Thompson builds outdoor learning facility en route to Eagle Scout


Special to the Coastal Point • Sam Ellis: Gunnar Thompson, inset, built an outdoor learning center at Ingram’s Pond in Millsboro. Thompson earned his Eagle Scout status with this project.Special to the Coastal Point • Sam Ellis: Gunnar Thompson, inset, built an outdoor learning center at Ingram’s Pond in Millsboro. Thompson earned his Eagle Scout status with this project.To earn the rank of Eagle Scout, the highest honor in the Boy Scouts of America, Indian River High School senior Gunner Thompson knew that he had to select a service project that would make an impact.

He also knew that the school district’s designated outdoor learning center at Ingram’s Pond in Millsboro had plenty of potential projects that they needed help with. So when he called up to inquire about some of them, it was well-received, and he eventually decided to construct an easily accessible learning area for local students and teachers.

“I knew that they had projects that they needed,” Thompson explained. “I brought that up with them, and they seemed to love the idea, so we went forward with it.”

Timed appropriately with the installation of a new wetlands area, Thompson said that the location of the project was planned accordingly.

“We wanted to put it there — that way, instead of taking a half-mile hike into the woods, they could just take the kids five minutes from the actual facility,” he explained.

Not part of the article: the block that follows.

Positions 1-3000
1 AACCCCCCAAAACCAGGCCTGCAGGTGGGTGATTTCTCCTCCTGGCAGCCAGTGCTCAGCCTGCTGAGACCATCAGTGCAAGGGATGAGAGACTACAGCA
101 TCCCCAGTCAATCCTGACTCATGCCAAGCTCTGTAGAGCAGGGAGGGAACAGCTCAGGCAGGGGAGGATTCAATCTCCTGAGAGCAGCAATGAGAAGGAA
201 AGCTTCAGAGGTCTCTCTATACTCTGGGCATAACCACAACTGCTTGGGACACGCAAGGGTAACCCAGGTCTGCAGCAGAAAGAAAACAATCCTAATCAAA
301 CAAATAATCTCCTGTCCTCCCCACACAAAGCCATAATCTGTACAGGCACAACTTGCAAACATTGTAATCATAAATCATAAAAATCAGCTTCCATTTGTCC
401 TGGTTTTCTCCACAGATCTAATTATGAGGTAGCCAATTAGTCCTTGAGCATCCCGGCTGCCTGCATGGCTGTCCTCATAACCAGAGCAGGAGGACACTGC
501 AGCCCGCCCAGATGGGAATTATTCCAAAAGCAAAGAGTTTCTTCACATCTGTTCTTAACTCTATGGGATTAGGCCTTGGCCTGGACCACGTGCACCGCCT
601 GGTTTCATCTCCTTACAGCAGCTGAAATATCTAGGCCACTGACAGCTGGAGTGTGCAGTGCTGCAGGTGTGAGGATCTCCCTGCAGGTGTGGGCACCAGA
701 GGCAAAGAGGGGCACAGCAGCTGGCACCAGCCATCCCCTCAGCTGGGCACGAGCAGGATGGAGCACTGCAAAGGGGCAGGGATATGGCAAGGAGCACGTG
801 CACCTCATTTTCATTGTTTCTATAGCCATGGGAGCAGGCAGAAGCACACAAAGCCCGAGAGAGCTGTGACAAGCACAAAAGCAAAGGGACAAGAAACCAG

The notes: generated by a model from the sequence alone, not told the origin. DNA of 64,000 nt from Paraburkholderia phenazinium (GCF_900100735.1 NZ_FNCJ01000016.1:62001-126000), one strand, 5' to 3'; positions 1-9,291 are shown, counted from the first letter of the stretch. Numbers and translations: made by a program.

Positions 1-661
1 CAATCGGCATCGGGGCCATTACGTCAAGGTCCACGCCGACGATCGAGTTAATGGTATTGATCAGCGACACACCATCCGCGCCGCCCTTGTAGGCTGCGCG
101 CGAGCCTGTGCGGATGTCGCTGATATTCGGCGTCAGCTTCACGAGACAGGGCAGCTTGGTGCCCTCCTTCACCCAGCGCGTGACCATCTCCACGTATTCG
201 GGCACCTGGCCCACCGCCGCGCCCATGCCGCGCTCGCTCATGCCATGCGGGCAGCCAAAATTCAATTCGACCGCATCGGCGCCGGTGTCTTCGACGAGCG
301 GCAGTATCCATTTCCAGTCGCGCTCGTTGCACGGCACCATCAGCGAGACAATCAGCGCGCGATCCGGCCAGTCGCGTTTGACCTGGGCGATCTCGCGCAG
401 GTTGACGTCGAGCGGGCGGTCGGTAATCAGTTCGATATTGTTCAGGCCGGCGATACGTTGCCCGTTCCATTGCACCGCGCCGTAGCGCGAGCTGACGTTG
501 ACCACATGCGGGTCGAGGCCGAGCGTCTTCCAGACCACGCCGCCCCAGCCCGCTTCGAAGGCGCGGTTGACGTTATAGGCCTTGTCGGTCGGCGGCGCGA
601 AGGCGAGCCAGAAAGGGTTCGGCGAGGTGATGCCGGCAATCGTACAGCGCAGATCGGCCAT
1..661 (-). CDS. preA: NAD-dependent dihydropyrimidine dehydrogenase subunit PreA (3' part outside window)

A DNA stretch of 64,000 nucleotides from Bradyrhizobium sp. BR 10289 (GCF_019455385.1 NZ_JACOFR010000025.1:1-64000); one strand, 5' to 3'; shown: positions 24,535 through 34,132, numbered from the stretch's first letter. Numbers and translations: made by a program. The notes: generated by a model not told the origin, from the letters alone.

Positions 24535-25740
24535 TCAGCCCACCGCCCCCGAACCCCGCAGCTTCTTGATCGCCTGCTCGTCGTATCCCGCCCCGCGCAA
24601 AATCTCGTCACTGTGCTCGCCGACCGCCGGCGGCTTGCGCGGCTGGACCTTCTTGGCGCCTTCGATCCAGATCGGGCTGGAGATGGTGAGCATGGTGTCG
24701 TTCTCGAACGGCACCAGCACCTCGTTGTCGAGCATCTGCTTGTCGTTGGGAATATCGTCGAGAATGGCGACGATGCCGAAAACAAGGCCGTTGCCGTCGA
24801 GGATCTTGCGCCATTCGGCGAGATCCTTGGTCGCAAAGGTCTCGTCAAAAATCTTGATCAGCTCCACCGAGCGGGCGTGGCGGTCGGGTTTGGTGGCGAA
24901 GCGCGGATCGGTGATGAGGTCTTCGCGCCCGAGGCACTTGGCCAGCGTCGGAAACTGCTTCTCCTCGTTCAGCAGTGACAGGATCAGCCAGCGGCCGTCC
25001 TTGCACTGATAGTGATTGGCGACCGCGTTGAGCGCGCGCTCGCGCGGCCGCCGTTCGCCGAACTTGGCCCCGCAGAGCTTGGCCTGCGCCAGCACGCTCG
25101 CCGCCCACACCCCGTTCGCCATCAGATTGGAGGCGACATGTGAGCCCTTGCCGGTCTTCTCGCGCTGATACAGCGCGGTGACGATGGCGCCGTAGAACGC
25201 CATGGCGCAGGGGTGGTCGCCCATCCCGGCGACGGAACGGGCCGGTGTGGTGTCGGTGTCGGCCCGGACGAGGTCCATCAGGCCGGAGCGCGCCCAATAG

However, selecting the perfect project and perfect location was only half the battle, as Thompson took on a new role as senior patrol leader, though which he helped impart his already budding carpentry skills onto four other scouts who assisted with the project.

“You’re in charge of everything,” Thompson said of the position. “It teaches you a lot of leadership skills.”

Those newfound leadership skills were tested as the project went on for six months until completion, resulting in nine brand new benches and a podium — cut, constructed, sealed and installed in concrete to stand the test of time.

“It’s all marine-grade lumber, so it won’t be coming apart anytime soon,” Thompson explained. “Once we had everything together, we sanded it down, stained it and put a little bit of clear coat on it to seal it up.”

The end result was an overall success and warranted passing his Eagle board review; but to Thompson, it encompasses a goal that he’s been working toward for years.

“It means a lot to me,” he said of the honor. “I was a Cub. I started a little bit later than most people. I moved up in my own troop, and there were a lot of guys in there that I looked up to and most of them got Eagle. It kind of motivated me to be a little bit more like them.”

The example that he followed as a Cub Scout is the same as the one that he hopes to set now that’s he’s earned his own Eagle.

“I feel like people expect a lot more of me,” said Thompson of his expectations going forward. “I’m trying to be the person that they expect me to be.”

Thompson has passed his board of review, he officially received his Eagle Scout badge on June 13. He is already planning to use the skills that’s he’s learned and developed in the Scouts going forward, hoping to start his own carpentry business after graduating college.

“It’s a great opportunity for you to do a lot of cool things. In general, it teaches you a lot of life skills — it’s helped me in school,” Thompson said of the Eagle program’s merits. “It teaches you to go above and beyond.”